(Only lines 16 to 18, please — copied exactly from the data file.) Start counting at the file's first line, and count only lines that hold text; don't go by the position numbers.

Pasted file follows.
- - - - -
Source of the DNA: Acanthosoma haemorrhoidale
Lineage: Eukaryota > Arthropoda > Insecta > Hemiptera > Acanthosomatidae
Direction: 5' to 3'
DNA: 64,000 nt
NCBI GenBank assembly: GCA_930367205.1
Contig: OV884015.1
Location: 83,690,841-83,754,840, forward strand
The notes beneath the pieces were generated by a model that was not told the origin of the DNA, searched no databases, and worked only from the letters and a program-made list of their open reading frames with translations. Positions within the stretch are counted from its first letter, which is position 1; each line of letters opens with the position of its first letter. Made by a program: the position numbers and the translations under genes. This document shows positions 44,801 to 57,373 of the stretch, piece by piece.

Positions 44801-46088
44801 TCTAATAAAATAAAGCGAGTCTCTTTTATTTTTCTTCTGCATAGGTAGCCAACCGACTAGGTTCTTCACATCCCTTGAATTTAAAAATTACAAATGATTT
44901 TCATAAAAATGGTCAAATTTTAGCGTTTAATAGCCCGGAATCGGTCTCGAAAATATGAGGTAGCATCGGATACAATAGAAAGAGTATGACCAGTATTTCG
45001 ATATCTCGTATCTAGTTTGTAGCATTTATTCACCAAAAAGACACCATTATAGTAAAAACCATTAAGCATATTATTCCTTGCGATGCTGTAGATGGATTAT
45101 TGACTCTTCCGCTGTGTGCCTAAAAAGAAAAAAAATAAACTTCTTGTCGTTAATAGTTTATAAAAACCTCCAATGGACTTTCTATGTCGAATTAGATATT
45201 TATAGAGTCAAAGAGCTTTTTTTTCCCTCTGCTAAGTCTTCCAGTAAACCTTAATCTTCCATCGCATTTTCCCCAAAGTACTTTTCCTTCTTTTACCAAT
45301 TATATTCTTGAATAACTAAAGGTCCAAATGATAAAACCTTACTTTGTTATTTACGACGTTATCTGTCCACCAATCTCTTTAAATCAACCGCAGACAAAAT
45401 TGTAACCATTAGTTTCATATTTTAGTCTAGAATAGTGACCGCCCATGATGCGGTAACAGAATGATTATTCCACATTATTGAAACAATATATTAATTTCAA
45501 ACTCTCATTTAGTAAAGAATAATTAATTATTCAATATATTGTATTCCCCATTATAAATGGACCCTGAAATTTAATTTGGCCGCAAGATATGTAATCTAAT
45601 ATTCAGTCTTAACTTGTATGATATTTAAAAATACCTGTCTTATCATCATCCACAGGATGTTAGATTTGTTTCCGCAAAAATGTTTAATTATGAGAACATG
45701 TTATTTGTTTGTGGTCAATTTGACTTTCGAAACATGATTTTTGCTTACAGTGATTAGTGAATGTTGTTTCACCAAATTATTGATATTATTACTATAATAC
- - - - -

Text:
45401 TGTAACCATTAGTTTCATATTTTAGTCTAGAATAGTGACCGCCCATGATGCGGTAACAGAATGATTATTCCACATTATTGAAACAATATATTAATTTCAA
45501 ACTCTCATTTAGTAAAGAATAATTAATTATTCAATATATTGTATTCCCCATTATAAATGGACCCTGAAATTTAATTTGGCCGCAAGATATGTAATCTAAT
45601 ATTCAGTCTTAACTTGTATGATATTTAAAAATACCTGTCTTATCATCATCCACAGGATGTTAGATTTGTTTCCGCAAAAATGTTTAATTATGAGAACATG